Police say situation is ‘normal for now’ after clashes leave one man dead and many injured
A third woman has entered a flashpoint temple in southern India, stoking tensions after two days of clashes between Hindu hardliners and police.
The Sabarimala temple in Kerala state has been at the centre of a prolonged showdown since September, when India’s supreme court overturned a banon women aged 10 to 50 setting foot inside.
Before dawn on Wednesday, two women in their 40s, escorted by police, became the first to access the shrine since the landmark verdict, entering via a side door. They remained under police protection on Friday.
The third to enter the temple, on Thursday night, was a Sri Lankan woman, police said. “She entered the temple yesterday night. She is 47 years old and came as a devotee. We were aware and watched the situation,” said a police official, Balram Kumar Upadhyay. He said the situation at the temple on Friday was “normal for now”.
Thousands of Hindu hardliners, many of them female, had previously succeeded in preventing women from entering the site in the weeks following the ruling, with some throwing stones at police and assaulting female journalists.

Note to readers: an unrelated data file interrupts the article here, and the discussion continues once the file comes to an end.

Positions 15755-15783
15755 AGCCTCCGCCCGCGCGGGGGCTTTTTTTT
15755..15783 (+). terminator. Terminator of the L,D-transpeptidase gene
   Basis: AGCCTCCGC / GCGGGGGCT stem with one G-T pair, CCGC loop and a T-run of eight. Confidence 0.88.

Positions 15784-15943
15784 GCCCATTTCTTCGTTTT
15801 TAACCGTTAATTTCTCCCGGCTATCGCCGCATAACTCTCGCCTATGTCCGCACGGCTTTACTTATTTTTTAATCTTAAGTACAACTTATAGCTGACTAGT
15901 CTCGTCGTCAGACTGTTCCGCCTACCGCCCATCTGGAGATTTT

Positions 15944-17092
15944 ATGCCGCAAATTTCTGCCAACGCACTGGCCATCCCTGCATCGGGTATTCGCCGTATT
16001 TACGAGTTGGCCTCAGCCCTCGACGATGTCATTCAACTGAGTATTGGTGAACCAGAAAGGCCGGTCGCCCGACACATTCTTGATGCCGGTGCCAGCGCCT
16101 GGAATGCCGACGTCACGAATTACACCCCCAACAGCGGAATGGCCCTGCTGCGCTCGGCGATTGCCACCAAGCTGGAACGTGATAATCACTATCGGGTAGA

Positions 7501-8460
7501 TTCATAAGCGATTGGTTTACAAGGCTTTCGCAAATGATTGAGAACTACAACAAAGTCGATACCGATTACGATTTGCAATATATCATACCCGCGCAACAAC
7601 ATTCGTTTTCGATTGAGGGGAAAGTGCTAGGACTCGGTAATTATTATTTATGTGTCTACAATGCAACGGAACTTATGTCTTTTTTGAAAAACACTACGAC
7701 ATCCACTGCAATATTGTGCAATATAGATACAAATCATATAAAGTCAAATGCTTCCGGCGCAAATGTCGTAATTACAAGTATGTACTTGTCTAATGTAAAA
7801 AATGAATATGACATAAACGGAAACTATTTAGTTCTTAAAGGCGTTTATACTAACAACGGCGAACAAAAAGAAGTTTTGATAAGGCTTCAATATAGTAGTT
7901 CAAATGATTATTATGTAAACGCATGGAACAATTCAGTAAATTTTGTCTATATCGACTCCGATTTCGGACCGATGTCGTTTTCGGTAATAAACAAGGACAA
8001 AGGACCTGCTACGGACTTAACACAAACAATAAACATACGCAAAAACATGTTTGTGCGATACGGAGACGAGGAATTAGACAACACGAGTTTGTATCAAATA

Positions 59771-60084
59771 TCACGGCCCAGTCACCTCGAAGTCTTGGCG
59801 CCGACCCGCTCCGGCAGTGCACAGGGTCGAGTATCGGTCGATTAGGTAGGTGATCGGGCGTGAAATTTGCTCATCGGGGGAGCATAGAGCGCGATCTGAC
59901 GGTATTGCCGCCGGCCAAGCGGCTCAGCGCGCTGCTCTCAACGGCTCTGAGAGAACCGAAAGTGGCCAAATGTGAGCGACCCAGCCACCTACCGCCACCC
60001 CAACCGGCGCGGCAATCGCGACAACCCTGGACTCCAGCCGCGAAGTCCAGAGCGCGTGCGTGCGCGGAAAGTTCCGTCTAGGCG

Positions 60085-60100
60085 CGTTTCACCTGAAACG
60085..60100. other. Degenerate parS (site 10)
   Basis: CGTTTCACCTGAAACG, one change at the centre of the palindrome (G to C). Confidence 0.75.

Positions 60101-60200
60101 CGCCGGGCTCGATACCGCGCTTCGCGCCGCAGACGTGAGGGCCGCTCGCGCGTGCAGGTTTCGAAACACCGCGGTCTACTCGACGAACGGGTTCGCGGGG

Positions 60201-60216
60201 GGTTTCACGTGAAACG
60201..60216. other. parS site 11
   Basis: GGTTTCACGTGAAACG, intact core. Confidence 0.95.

The revelation that women had entered the temple on Wednesday sparked uproar among Hindu devotees, including many in the Bharatiya Janata party (BJP) of the prime minister, Narendra Modi, who believe that women of menstruating age should not enter the temple because the deity to which it is dedicated, Ayyappa, was celibate.
Clashes on Wednesday and Thursday between devotees, activists of Kerala’s ruling leftist alliance and riot police firing teargas and water cannon left one man dead and at least 15 people injured, including four who were stabbed.
Police said 1,369 people had been arrested, and the situation on Friday was peaceful but tense.
Much of the sporadic violence took place as Hindu hardliners sought to force shopkeepers to comply with a dawn-until-dusk hartal shutdown called by the Sabarimala temple hierarchy, media reports said.
On Tuesday in an initiative backed by the state government, tens of thousands of women formed a “Women’s Wall” human chain across Kerala to back the demand for access.
The supreme court is to start hearing a legal challenge on its ruling – the latest in a series of verdicts to upset traditionalists and reflect a more liberal outlook in Indian society – from 22 January.
Women are barred from a handful of Hindu temples in India. The entry of women of menstruating age to Sabarimala was taboo for generations and the ban was formalised by the Kerala high court in 1991.